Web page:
So how did this Tuscan Chef settle in New York City? Chef Casella began consulting with New York restaurants accompanied with monthly visits. Within a year his visits grew more frequent, his curiosity of permanent life in New York City growing stronger. In 1992 all roads connected and Chef Casella was appointed Executive Chef of Coco Pazzo and soon after launched Coco Pazzo’s sister restaurant, Il Toscanaccio. In 2001 he opened his first solo New York restaurant, Beppe, in honor of his grandfather, farmer Giuseppe Polidori. Beppe earned critical praise and commercial success for its authentic, rule-bending Tuscan cuisine. Following the success at Beppe, Chef Casella launched Republic of Beans, a company that imports heirloom Italian beans, grains and spices.
In 2005 Chef Casella opened his second restaurant Maremma, which Forbes awarded three stars naming it one of the best restaurants in the country; New York Magazine calling it one of the Top 5 “Best New Restaurants” in New York City and food critic Adam Platt deeming it one of the “Best Places to Eat In 2007”.
In 2008 Chef Casella opened Salumeria Rosi and soon received a notable “Dining Brief” by the New York Times’ Frank Bruni and was honored the title of “Best Meatballs” and “Critics Choice” by New York Magazine, which was likely for dishes such as the Seven Bean Salad and his Insalata Pontormo. Time Out New York rated Salumeria Rosi with four stars and Martha Stewart named it one of her favorite restaurants. Chef Casella and Salumeria Rosi were further honored at the Ospitalita Italiana event where The Italian Chamber of Commerce welcomed them to the “Authentic Italian Table,” exclusive only to truly authentic Italian Culinary establishments.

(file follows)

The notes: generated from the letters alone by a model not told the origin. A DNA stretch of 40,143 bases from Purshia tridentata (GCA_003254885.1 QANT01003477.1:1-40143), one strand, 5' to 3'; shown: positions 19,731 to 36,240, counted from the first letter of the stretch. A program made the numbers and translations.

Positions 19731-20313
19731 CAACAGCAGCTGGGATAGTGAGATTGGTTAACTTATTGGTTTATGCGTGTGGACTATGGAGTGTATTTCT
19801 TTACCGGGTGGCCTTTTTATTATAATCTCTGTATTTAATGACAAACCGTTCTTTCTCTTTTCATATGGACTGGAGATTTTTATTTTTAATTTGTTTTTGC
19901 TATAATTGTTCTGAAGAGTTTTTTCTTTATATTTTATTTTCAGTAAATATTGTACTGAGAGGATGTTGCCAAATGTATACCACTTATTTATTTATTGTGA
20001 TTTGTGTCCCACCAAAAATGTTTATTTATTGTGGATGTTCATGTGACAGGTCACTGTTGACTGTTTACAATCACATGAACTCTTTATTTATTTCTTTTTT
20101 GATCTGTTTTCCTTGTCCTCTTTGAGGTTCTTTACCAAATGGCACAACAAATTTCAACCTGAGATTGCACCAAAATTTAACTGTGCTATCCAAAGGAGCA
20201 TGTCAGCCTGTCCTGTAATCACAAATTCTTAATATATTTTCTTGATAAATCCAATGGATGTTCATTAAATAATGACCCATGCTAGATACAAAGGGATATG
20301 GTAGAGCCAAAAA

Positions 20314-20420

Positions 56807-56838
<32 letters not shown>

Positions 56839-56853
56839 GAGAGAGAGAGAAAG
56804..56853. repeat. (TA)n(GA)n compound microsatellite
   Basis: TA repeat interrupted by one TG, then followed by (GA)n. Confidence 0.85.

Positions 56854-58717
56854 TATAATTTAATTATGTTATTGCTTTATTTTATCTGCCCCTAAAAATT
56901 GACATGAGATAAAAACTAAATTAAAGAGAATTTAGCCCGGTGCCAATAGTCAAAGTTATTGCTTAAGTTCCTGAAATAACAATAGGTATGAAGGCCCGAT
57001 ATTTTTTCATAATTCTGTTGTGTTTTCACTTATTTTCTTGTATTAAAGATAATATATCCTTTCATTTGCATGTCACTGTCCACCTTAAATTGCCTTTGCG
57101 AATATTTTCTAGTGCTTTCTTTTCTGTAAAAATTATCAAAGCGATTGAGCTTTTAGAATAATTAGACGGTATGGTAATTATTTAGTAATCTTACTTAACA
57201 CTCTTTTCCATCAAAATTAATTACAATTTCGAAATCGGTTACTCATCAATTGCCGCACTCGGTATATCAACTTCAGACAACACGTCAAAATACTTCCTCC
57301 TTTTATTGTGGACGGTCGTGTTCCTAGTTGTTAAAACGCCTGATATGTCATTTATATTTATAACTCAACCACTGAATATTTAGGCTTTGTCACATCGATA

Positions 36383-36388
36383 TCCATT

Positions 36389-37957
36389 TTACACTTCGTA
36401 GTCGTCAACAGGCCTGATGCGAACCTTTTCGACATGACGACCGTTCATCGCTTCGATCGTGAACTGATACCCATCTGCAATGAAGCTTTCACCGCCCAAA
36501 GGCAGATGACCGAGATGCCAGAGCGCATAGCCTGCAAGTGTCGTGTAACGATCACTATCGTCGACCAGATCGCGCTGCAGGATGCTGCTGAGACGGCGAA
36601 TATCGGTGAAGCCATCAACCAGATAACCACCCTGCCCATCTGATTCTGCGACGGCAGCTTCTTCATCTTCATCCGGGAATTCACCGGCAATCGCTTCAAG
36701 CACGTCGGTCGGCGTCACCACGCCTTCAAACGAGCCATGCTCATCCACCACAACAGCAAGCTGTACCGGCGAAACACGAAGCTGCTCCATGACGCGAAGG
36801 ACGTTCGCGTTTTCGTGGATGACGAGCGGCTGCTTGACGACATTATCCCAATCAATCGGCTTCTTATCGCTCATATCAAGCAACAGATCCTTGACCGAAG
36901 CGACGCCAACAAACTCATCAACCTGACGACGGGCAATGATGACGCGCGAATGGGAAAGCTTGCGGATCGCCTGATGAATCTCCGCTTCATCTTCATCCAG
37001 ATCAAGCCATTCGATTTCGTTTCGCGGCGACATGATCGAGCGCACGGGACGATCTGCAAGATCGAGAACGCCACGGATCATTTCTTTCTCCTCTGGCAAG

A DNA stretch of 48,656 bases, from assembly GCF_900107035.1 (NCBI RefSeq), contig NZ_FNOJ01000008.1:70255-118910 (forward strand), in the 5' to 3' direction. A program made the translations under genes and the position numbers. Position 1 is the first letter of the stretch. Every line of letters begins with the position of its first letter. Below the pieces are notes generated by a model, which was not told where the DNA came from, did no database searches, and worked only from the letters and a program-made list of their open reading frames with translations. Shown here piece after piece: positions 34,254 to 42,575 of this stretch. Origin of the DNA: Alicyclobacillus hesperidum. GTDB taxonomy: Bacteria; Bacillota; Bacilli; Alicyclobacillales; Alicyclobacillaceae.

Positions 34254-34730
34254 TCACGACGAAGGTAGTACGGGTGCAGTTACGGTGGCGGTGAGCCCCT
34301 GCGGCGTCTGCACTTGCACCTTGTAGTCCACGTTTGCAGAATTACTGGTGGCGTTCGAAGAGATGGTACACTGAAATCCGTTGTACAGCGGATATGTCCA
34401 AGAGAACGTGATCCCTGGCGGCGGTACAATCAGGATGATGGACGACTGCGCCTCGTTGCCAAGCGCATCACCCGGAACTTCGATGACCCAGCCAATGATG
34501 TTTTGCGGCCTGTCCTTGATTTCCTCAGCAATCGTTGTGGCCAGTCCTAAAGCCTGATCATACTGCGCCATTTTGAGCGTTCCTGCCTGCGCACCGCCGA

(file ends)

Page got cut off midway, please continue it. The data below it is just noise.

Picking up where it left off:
Chef Casella’s personality translates naturally to media, charismatically offering his competitor a trademark aperol spritzer on Master Chef Australia or sweeping the dishes with the rosemary from his pocket for a brush of flavor on the Food Network’s Iron Chef, while also appearing on the network’s Best Thing I Ever Ate. Chef Casella led Anthony Bourdain on a culinary tour across Italy in Bourdain’s first black and white Fellini-inspired episode of No Reservations, as well as appearing on Bourdain’s notorious Food Porn for the sultry qualities of salami. Chef Daniel Boulud also summoned Cesare’s expertise to play host and featured guest chef for an episode of his highly regarded television show After Hours with Daniel Boulud. From Bravo’s Top Chef to ABC’s Nightline, as well as several appearances on Martha Stewart Living, Fox News, CBS, and New York 1 among others; Chef Casella’s charm can make even waiting for water to boil exciting.
Chef Casella has written several books including Diary of a Tuscan Chef (Broadway, 1998), Italian Cooking for Dummies (Wiley, 2002), True Tuscan (Morrow, 2005), and the forthcoming Introduction to Italian Cuisine (Abrams, 2012), which will be the textbook for the International Culinary Center.
He has been featured in prominent print publications such as The New York Times, The Wall Street Journal, New York Magazine, Food & Wine, Bon Appetit, Gourmet, and Men’s Health; and his movements are tracked by bloggers and food websites such as Grubstreet, Eater and SeriousEats.
In New York, Chef Casella has created many special dinners for the James Beard House and conducts cooking classes for De Gustibus as a featured visiting chef. He is an active member and supporter of City Harvest, Food Bank for New York City, Autism Speaks and Slow Food USA.